This study seeks to broaden our understanding of the impact tax and expenditure limits (TELs) have had on local governments. We chose to focus on local government use of tax-supported debt as TELs are limits on the property tax base and related revenues, two essential components used to determine a government’s legal authority to issue tax-supported debt and its fiscal capacity to maintain long-term solvency. Using county-level data, our analysis finds TELs have a negative impact on local government use of tax-supported debt, especially if the government is subject to a limitation on assessed valuation or the property tax levy.
In the recent report, Giving or Getting? New York’s Balance of Payments with the Federal Government, Rockefeller Institute evaluated how all fifty states compared in the tax revenue they sent to the federal government (receipts) and the levels of spending they received from the federal government (expenditures). Forty states had a positive balance of payments; they received more money from Washington than they sent. In our last blog post we looked at “the givers.” These states have high income levels and, as a result, pay more in payroll taxes than other states. These high tax burdens were not offset by high levels of federal spending, leading to negative balances of payments. In this post we take a closer look at the winners, the states with high balances of payments. Our analysis finds there are two categories of getters: states with large federal workforces and states with low incomes.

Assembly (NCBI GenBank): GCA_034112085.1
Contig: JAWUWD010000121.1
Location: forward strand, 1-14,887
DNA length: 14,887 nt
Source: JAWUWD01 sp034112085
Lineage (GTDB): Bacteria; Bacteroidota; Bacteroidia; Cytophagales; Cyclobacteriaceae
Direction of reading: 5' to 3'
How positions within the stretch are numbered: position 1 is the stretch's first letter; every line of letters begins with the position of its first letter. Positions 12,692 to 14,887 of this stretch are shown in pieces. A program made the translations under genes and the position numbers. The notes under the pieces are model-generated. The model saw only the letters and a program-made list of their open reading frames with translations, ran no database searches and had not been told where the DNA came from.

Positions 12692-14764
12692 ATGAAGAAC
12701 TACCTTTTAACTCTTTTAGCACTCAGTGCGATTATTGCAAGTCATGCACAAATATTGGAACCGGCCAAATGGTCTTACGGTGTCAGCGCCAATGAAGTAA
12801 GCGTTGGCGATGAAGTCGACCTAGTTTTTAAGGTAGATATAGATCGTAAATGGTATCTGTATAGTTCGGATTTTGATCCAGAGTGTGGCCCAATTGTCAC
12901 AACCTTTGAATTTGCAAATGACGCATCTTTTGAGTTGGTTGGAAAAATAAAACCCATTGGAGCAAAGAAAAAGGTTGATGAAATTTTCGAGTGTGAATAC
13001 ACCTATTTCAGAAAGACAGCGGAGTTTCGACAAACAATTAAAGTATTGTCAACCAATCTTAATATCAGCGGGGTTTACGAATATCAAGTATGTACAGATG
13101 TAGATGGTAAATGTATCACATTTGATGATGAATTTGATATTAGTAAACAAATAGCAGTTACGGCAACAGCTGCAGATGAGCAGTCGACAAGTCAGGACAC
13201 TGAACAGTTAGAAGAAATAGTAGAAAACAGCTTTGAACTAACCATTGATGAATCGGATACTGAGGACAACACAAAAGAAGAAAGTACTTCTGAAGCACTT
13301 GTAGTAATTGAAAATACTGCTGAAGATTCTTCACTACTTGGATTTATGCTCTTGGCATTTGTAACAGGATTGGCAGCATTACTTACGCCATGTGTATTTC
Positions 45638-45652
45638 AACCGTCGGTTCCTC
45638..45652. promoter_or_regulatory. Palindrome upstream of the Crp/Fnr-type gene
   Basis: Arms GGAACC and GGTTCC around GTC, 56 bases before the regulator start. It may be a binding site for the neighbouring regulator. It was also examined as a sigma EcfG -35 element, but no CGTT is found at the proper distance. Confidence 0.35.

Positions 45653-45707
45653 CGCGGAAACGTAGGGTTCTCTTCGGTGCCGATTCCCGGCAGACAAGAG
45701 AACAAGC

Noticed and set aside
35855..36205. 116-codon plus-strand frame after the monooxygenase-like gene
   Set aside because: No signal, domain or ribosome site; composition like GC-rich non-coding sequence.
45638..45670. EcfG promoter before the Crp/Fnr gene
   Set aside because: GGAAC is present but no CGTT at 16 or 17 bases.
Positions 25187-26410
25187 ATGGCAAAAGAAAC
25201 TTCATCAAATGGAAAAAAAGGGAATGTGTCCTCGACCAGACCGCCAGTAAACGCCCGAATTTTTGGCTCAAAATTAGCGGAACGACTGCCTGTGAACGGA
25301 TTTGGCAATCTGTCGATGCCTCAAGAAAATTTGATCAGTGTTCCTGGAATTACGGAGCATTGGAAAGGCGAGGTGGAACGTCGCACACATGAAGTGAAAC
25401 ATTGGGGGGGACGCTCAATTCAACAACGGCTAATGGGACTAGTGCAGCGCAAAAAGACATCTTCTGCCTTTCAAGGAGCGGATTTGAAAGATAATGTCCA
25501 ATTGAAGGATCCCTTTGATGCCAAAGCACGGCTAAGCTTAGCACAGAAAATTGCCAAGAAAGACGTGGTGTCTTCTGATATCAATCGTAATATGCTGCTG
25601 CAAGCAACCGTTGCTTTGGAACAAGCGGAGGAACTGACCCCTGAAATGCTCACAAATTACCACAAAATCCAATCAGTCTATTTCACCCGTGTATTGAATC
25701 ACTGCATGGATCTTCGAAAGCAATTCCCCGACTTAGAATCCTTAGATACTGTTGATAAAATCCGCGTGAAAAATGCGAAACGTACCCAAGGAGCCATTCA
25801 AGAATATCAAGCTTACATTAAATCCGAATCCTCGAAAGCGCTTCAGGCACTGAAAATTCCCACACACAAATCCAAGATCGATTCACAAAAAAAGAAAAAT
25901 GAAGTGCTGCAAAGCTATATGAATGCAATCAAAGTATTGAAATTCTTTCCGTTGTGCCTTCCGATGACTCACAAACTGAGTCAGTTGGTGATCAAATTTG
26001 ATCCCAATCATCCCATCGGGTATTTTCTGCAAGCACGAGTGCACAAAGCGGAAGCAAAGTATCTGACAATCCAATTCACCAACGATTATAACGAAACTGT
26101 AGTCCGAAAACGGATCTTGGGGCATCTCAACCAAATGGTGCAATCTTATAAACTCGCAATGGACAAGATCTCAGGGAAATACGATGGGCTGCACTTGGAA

Table 1 shows the ten states with the highest per capita balance of payments. The ratio of expenditures to receipts tells us how much each state receives in federal spending for each dollar it sends in taxes. For every $1 Virginians pay in taxes, the residents receive twice as much in federal spending.
From the summary:
In this report, CBO projects, on the basis of current law, marginal federal tax rates on labor income from 2018 through 2028. So that current trends can be understood in a historical context, the projections are accompanied by rates from 1962.
Republicans predicted a growth explosion while Democrats warned of fat-cat investors. Both sides were wrong.
On Jan. 1, 2018, the biggest, most sweeping U.S. corporate tax cut ever enacted went into effect. A year later, we’re able to see how businesses used all that extra cash.
The short answer: to buy back shares. The long answer is slightly more nuanced, but not by much.
This is the first in a series on property taxes in New York State by the Rockefeller Institute of Government. Collaborating with other organizations, the Rockefeller Institute will take an in-depth look into various issues surrounding property taxes including their impact on local governments, case studies of how the tax cap is working in school districts, the future of education financing and its reliance on local property taxes, and property tax assessments.